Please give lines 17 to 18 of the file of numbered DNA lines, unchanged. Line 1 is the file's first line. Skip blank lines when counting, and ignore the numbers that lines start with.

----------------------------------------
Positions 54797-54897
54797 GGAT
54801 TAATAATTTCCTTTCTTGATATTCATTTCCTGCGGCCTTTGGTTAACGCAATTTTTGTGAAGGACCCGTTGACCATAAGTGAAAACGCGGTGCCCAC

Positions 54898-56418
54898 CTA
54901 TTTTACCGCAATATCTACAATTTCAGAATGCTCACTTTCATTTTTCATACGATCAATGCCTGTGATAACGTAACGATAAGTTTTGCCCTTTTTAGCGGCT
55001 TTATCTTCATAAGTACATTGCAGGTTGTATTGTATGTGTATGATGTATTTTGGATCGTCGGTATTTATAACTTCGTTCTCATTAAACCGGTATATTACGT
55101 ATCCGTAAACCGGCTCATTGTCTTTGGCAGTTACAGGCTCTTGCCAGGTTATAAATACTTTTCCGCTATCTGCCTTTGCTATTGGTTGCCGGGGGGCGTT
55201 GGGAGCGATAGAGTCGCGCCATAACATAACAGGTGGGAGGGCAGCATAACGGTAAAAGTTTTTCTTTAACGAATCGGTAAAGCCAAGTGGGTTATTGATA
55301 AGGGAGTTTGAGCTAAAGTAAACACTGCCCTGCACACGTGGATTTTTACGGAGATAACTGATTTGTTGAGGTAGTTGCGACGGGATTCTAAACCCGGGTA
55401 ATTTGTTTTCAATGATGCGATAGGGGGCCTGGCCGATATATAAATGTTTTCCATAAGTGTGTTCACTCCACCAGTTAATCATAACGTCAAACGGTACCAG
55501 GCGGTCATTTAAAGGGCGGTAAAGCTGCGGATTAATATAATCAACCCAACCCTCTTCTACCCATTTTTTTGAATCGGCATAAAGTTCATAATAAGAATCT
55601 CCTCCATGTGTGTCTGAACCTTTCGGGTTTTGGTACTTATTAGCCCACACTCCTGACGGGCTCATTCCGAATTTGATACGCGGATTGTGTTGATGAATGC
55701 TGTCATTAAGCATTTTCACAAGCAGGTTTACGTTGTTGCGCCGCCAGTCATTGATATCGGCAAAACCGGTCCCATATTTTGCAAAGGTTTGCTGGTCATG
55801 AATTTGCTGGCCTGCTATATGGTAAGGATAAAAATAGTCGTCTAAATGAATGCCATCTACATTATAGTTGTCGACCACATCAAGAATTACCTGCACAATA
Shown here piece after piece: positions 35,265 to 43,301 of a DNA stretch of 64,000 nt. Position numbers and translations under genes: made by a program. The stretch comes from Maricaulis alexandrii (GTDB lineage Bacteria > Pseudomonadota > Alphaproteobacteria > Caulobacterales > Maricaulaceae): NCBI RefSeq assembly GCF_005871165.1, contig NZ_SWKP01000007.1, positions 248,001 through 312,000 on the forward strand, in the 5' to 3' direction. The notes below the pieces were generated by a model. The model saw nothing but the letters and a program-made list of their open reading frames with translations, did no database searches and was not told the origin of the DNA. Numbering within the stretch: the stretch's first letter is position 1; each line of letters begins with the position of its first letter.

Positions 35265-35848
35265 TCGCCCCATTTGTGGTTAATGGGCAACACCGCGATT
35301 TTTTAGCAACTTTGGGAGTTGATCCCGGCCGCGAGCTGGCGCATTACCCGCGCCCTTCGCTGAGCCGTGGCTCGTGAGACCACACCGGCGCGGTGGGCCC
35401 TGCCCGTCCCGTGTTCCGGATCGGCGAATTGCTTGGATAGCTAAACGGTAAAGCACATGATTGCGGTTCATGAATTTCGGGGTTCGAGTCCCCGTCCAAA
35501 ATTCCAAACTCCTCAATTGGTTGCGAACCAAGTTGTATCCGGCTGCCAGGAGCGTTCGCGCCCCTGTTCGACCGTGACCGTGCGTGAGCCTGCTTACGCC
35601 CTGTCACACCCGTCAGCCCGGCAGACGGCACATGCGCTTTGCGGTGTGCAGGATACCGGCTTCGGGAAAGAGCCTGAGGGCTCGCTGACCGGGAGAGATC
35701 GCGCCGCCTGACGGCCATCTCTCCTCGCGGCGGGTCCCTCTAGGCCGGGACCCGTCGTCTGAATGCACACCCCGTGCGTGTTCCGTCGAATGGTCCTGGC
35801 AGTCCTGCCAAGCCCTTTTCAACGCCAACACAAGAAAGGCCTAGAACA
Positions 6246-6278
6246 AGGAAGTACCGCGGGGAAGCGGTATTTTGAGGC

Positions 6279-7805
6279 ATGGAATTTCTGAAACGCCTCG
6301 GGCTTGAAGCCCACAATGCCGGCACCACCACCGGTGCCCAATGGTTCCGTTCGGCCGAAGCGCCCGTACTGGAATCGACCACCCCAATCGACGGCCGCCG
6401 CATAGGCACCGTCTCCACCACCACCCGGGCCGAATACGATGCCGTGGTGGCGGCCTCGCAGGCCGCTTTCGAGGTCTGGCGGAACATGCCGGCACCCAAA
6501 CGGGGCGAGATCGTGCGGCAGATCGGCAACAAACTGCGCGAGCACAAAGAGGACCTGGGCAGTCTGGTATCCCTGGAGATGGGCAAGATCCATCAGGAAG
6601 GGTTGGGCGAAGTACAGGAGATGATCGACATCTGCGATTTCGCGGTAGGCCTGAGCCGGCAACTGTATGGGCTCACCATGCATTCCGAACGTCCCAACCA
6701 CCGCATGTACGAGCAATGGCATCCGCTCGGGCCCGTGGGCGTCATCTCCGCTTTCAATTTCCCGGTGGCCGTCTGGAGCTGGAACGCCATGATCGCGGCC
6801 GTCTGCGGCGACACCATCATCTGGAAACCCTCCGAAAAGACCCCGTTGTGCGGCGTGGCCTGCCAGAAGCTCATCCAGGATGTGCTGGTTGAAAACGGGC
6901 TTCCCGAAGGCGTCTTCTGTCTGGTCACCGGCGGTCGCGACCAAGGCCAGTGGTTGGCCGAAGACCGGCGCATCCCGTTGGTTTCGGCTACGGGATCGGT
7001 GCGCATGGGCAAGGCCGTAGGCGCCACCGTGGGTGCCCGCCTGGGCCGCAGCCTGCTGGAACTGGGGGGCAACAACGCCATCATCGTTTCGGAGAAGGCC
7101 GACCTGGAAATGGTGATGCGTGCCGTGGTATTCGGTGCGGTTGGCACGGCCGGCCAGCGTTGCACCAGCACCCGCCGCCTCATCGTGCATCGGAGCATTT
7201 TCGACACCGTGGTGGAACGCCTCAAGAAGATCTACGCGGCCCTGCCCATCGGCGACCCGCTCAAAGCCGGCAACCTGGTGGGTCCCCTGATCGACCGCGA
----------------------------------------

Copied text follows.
Positions 35265-35848
35265 TCGCCCCATTTGTGGTTAATGGGCAACACCGCGATT